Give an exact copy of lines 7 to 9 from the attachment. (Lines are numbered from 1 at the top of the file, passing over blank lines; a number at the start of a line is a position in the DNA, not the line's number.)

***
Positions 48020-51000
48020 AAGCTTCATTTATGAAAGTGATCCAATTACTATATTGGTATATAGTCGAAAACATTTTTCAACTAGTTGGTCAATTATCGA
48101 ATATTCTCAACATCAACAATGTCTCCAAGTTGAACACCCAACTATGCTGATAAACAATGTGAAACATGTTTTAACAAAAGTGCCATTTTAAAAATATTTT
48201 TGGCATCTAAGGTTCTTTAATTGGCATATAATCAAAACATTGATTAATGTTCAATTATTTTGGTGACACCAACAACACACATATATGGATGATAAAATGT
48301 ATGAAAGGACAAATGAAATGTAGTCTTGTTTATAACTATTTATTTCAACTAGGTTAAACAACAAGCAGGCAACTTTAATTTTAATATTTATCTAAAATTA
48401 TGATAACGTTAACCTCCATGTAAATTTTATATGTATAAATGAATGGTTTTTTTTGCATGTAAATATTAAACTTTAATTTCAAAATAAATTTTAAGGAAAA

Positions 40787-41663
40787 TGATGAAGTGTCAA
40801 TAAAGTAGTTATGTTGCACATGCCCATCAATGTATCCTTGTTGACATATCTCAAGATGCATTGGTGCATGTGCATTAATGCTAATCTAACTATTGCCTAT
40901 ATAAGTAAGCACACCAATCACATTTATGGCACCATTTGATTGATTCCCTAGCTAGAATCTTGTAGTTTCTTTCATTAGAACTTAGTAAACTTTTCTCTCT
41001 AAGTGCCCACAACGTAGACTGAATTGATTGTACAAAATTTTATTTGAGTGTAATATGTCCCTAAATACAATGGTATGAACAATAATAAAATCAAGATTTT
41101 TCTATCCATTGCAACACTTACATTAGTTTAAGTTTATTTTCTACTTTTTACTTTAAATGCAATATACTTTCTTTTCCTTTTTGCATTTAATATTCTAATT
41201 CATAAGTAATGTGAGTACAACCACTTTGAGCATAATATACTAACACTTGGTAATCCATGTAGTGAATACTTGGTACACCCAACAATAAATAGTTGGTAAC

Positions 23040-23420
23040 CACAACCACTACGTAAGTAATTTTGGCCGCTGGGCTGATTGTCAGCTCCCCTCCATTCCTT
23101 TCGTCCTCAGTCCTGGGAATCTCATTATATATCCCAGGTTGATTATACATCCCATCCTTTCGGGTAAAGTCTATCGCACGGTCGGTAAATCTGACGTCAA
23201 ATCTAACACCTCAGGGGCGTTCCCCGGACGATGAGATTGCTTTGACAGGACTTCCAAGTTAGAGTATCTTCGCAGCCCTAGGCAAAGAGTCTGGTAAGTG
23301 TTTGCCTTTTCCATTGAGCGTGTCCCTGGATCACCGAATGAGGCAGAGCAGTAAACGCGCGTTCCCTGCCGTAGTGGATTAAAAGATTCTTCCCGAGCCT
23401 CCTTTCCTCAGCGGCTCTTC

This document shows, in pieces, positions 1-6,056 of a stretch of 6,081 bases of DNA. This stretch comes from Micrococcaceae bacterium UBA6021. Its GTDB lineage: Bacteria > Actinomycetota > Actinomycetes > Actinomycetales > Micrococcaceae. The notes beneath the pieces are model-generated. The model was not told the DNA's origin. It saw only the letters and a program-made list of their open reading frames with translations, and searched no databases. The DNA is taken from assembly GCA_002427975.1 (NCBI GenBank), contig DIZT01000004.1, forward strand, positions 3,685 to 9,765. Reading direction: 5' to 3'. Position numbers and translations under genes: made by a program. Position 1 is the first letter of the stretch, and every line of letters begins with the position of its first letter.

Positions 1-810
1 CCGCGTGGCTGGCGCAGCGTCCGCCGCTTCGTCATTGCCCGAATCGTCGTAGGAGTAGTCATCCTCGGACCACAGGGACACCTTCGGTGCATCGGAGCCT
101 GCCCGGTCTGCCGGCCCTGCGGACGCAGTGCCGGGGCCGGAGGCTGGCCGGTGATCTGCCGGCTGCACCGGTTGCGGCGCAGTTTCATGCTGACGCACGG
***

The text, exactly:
Positions 40787-41663
40787 TGATGAAGTGTCAA
40801 TAAAGTAGTTATGTTGCACATGCCCATCAATGTATCCTTGTTGACATATCTCAAGATGCATTGGTGCATGTGCATTAATGCTAATCTAACTATTGCCTAT